Millennials reveal what they thought were ‘signs of wealth’ when they were growing up – from a fridge with an ice dispenser and buying ‘real butter’ to parents who were still togetherPeople from around the world have discussed ‘signs of wealth’ on FacebookSome thought it was two parents and sitting around the family dinner tableOthers went by consumer goods such as cars, TVs and branded food Viral discussion shared on Pizza Bottle page racked up more 1,700 comments
An eye-opening Facebook thread has revealed what Millennials thought were the symbols of wealth growing up – ranging from a personal landline in your bedroom to having an ice dispenser on the fridge.
The viral discussion, which has racked up 1,700 comments on the Pizza Bottle page, was kickstarted by reposting a Tweet from a US man who said that he’d believed a basketball hoop with a clear backboard ‘meant you were rich’.
‘What are somet things you thought were indicators of wealth when you were a kid?’ he asked, and replies flooded in from around the world.
For some people, it was the family dynamic, with many admitting that in better off families, the parents were still together and everyone sat around the dinner table.
Meanwhile, a US Facebook user said ‘having real Kool Aid or Pop Tarts’ instead of the unbranded versions.
A US Facebook user said that they thought ‘having Kellogs branded pop tarts’ was a sign of wealth instead of the knock off version called Toast ‘Ems
connectpoliticditto asked people what they thought were indicators of wealth, saying their personal one was a plexiglass basketball hoop
Replies were vastly different, with one person saying that ‘having a car in Singapore meant you were rich’.
UK Facebook users posted things many millennials from Britain can relate to such as ‘having some money to spend at the Scholastic book fair’ one woman simply posted a full packet of Crayola jumbo crayons and said ‘coming into class with these’.
Some people revealed they envied families with microwaves, and one poster said their mate must have been wealthy because they ‘fed their dog chicken and scrambled egg whilst living on a council estate’.
One person confessed they ‘felt like a billionaire’ when they received their first Gameboy (a Nintendo games console from the 90’s).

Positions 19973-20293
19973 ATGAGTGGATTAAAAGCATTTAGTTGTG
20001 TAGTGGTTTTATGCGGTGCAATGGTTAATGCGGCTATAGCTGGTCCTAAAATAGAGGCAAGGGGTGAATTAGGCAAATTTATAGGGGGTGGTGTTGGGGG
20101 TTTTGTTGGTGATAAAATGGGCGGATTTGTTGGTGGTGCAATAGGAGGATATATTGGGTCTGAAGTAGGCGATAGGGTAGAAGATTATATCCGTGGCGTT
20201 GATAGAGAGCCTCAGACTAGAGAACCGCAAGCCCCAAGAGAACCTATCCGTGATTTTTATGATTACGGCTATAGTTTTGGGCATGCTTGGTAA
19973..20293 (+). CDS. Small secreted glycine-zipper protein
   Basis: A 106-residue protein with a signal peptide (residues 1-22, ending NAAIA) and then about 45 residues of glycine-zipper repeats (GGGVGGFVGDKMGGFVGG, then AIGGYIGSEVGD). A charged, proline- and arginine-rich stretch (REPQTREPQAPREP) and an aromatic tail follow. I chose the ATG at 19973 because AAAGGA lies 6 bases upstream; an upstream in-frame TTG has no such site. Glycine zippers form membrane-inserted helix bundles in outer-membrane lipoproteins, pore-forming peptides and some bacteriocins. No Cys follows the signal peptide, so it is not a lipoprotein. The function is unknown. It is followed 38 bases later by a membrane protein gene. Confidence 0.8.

Many replies were emotionally charged, suggesting that sitting down to eat together as a family, or having parents that weren’t divorced were a sign of true wealth – paying homage to the adage the best things are the ones money can’t buy
Meanwhile, another US woman said that a ‘bran new reausable lunch box’ was her ‘ultimate rich girl goal’.
One New Zealand-based user listed having ‘real butter’ as another UK woman added: ‘Having a birthday cake that wasn’t in a 13X9 cake pan.’
Owning a trampoline was the ultimate goal for one US man, while a fellow American wrote: ‘If your house has a chandelier. Or if the household have more than one car.’
A Canadian user shared a brief list, including: ‘Family vacations that weren’t the local beach, everyone having their own bedroom, getting new clothes when it wasn’t a special occasion or back to school…’
Two American users touched on food, as one said: ‘Throwing away the ketchup bottle without adding some water and shaking to get that last little bit.’
Another weighed in: ‘Kids who brought strawberries in their lunches. I thought they must have cost at least $20 a box!’
Ideas of richness varied with some feeling that owning popular games consoles meant you were rolling in it, but others thought ‘eating in restaurants was for rich people’. Some people said ‘having a shower so that you wouldn’t have to share bath water with five other people. Many said it was ‘having a built in pool’.
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